A Horse & Hound team completed the Golden Horseshoe earlier this month (17 May).
Showing, vet and point-to-point editor Aimi Clark, designer Emily Secrett, news writer/digital sub editor Rachael Hook and dressage/print sub editor Polly Bryan update us on their experiences of the endurance ride.
Aimi: ‘Welfare is top of the agenda’
I had mixed feelings as I arrived on Exmoor to tackle the Golden Horseshoe. It is exciting and I barely slept the night before, but it is also the unknown — I’ve never competed in endurance before — and the international side of the sport has been surrounded by controversy recently. To top it off my horse, Bee, has missed several days’ work after losing a shoe and becoming foot sore. Typically thoroughbred timing.
The veterinary inspection is one of the most nerve-wracking things I’ve done. Waiting to be called forward I see a chestnut with a distinctive nod. The rider is devastated that the beloved horse she thought was in perfect health is in pain, and thoughts of the ride — all that preparation, travelling time, financial investment — pales in significance. Two vets assess the horse to see what the problem might be before he goes home. Welfare is top of the agenda here.
Excitement gets the better of Bee and he struggles to stand still as a vet examines him, listens to his breathing and checks his heart rate. He trots-up rather enthusiastically. It’s just as well that I don’t have to be examined too, as nerves have greatly affected my blood pressure.
They meet us with water at the first checkpoint, but miss the second due to a lunch stop (whoops — we’re all novices here).
The ride itself is simply brilliant. Varied and testing terrain up and down (often very steep) moorland, plus the odd road, long fields and rivers and banks to negotiate.
Bee’s thoroughbred blood stands him in good stead and, looking back, I could have ridden him quicker. However, if my map reading was better and I hadn’t underestimated how far we were from the finish, I wouldn’t have had to.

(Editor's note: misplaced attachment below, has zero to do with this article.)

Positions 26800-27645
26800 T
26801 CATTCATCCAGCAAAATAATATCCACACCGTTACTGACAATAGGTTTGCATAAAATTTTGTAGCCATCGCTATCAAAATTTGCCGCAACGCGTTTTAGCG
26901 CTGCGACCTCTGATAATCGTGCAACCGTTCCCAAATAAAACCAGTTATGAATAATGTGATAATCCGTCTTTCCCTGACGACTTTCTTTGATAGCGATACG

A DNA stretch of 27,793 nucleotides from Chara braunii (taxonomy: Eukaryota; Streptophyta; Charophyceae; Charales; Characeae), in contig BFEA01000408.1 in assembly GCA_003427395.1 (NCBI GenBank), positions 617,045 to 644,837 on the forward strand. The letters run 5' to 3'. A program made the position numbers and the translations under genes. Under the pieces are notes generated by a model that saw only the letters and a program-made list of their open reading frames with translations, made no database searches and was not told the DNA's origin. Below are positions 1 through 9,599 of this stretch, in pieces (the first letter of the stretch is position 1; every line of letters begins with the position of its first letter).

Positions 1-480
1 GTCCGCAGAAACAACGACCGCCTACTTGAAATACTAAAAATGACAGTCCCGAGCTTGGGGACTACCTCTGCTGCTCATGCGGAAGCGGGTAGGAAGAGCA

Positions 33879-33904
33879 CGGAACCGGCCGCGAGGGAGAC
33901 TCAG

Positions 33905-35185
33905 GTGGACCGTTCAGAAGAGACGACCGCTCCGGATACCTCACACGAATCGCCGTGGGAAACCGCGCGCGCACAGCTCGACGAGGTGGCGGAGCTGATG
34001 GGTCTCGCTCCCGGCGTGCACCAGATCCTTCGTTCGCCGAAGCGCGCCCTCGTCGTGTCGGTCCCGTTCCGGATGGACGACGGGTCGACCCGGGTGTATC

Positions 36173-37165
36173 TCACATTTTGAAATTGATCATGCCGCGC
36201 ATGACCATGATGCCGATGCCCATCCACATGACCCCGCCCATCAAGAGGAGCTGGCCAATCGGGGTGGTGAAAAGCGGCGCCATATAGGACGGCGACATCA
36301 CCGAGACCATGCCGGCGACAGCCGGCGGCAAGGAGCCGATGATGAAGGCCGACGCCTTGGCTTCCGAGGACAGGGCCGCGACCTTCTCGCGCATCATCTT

Nerves return for the vet inspection, but Bee passes, his heart rate only two beats higher than in the morning. Now that I have had a taste of endurance I haven’t ruled out another go. Fingers crossed the Golden Horseshoe finds a new organising team for 2016.
Emily: not the easy ‘hack’ we expected
Last minute boot cleaning, map reading and sandwich making and we were finally ready for our 23km endurance ride. Waking to perfect riding weather with beautiful blue skies and a light breeze — our excitement heightened despite the early start and hour and a half drive to the venue.
My ride for the day was Sox a beautiful 16.2 Hanoverian, very kindly loaned to me by an old friend Niki Bradley. Having gained some practice on him before the ride I knew he was going to be the perfect horse for the job and was keen to get back in the saddle.
As we arrived at the venue and found our horses we all took in the relaxed atmosphere, with fellow team members offering us last minute advice and wishing us well.
With all four horses passing the pre-ride vetting with low pulses and good action, we were ready for our 11.20 start time. Having worked as a groom and trail ride leader for Burrowhayes Farm (a local campsite offering horse riding across the Exmoor National Park) I was familiar with the local countryside and its fantastic riding, and was keen to get out on the tracks. Although aware my navigational skills are not the strongest!